House Tour: A Mid-Century Modern Inspired Home
Last week on the blog, we introduced you to Samantha Gluck—an EHD alum who helped on a handful of projects a few years back (Joy’s studio and Joanna Goddard’s apartment)—by giving you a tour of her fantastic home. Everyone was so pumped by her work (and just seeing a house tour in general, I think), so we’ve got another one for you.
This project, in particular, is pretty fun in that the client reached out to me years ago but I was too busy (and they were in Orange County). Luckily, I had just worked with Sam and basically told them they would be crazy to not hire her. Four years later, this is the home…the house Em Henderson COULD have built (well, designed), but didn’t. I think she (and , who Samantha brought in to work on the project with her…more on that below) did such a great job: it’s inviting, polished, yet eclectic in a way that isn’t overwhelming. It has a ton of moments that feel artisanal, yet totally approachable. Okay, enough of me, I’m going to let Samantha walk you through this one. If you’re as into the home as we are, please give her and Amy tons of love in the comments, because I fully support the uplifting and smothering of compliments to people/former staff/designers I like very much.
Take it away, Samantha:
This is a project that came to me through Emily. The clients initially reached out to her about designing their home, but they are located in Orange County, which was difficult for Emily at that point in time (for anyone not in SoCal, Orange County is about 2+ hours away from LA depending on traffic). So she referred them to me, knowing that I live and work here. At that point, I was seven months pregnant with my second child, so I knew I was going to need some help on the project, especially after the new baby came. So I brought my good friend and fellow designer Amy Oppedisano of on board. She and I met about 13 years ago when we were working as design assistants at another design firm and we’ve stayed friends and sometimes-business-partners ever since.
The client was Nora Desruisseaux and her family. Their home was basically a standard ’80s tract house when we started. The overall layout and flow was great, with a few obvious exceptions: A raised entry area that was a tripping hazard for their toddler and made furniture arrangement awkward in the living room, a bulky wall/wet bar combo that cut the kitchen off from the dining nook, and a family room that made that whole end of the house feel really tight and choppy.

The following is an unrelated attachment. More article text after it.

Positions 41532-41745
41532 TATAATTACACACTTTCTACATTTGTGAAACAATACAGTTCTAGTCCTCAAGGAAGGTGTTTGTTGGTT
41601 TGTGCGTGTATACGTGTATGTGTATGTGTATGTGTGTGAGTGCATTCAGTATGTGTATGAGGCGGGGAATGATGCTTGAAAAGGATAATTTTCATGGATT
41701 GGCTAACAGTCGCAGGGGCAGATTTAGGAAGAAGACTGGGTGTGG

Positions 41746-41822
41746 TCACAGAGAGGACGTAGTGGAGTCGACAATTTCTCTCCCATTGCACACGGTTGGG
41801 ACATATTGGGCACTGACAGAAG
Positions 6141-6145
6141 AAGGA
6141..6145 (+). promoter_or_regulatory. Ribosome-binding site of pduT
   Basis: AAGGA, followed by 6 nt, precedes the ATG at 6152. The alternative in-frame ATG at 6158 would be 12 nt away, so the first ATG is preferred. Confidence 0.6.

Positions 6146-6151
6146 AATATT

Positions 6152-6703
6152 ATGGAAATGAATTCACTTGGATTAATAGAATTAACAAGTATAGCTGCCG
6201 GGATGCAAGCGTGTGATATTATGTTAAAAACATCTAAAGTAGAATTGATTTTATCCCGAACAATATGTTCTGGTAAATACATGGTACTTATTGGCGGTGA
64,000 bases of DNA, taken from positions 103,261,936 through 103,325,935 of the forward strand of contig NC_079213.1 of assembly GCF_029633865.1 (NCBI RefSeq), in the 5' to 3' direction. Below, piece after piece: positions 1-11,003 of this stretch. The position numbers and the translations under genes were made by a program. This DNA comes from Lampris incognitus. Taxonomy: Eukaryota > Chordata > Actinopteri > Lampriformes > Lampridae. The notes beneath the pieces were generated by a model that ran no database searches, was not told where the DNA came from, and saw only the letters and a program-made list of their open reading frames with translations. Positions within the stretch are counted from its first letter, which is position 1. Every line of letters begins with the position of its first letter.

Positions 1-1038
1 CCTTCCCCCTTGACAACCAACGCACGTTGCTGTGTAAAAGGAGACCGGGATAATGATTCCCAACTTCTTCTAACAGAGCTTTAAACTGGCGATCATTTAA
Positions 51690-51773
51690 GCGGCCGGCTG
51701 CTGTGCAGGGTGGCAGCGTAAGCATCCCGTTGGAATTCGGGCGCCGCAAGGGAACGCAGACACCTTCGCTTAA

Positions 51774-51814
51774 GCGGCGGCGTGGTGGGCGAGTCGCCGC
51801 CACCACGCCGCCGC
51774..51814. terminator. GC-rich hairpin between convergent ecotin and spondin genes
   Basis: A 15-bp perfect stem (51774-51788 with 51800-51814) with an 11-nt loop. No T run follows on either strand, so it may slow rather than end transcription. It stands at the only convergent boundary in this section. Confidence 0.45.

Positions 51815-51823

To fix these issues, we removed the raised entry and made it level with the rest of the ground floor. The kitchen wall was removed, giving them so much more floor space and making the spaces flow more seamlessly, and we retained some overhead beams which helped to maintain some visual separation of the spaces so it wouldn’t feel like an enormous bowling alley.
Nora is an art consultant, and all the artworks in the home were pieces she’d purchased over the years. We started by establishing where her art would go throughout the home. She also purchased additional pieces throughout the course of the project, so we had to make some adjustments as we went along.
We kept the home mostly white, giving it a sort of gallery feel so her art could really shine, and also so artworks could be moved and swapped out over time if she wants. They had some existing furnishings—a couple sofas, coffee table, some accessories—they wanted to keep. They were pretty simple pieces, so we added to them, and layered in some more pattern, texture, and some color (though most of the color comes in through the artwork) to add interest.
Ultimately, we were aiming for a space that felt modern, casual, family-friendly and happy.
In the kitchen, we removed the wall and wet bar that separated the kitchen from the dining nook and family room. It was the biggest change made to this space. It added floor space, gave them about four more feet of counter space and allowed for an island in the middle of the kitchen. We included a small appliance “garage” in the upper cabinets that sit on the counter (next to the fridge) so that counters could remain as clutter-free as possible.
Initially, we were only going to run the backsplash tile up to the bottom of the range hood, but when we checked in on the work site the day it was being installed, we loved the subtle texture and dimension it added to the space so much that we decided it would be better to run it all the way to the ceiling. The edges of each tile have the slightest gray/blue tinge that’s really subtle but interesting and so pretty. The clients were on board so we ordered more!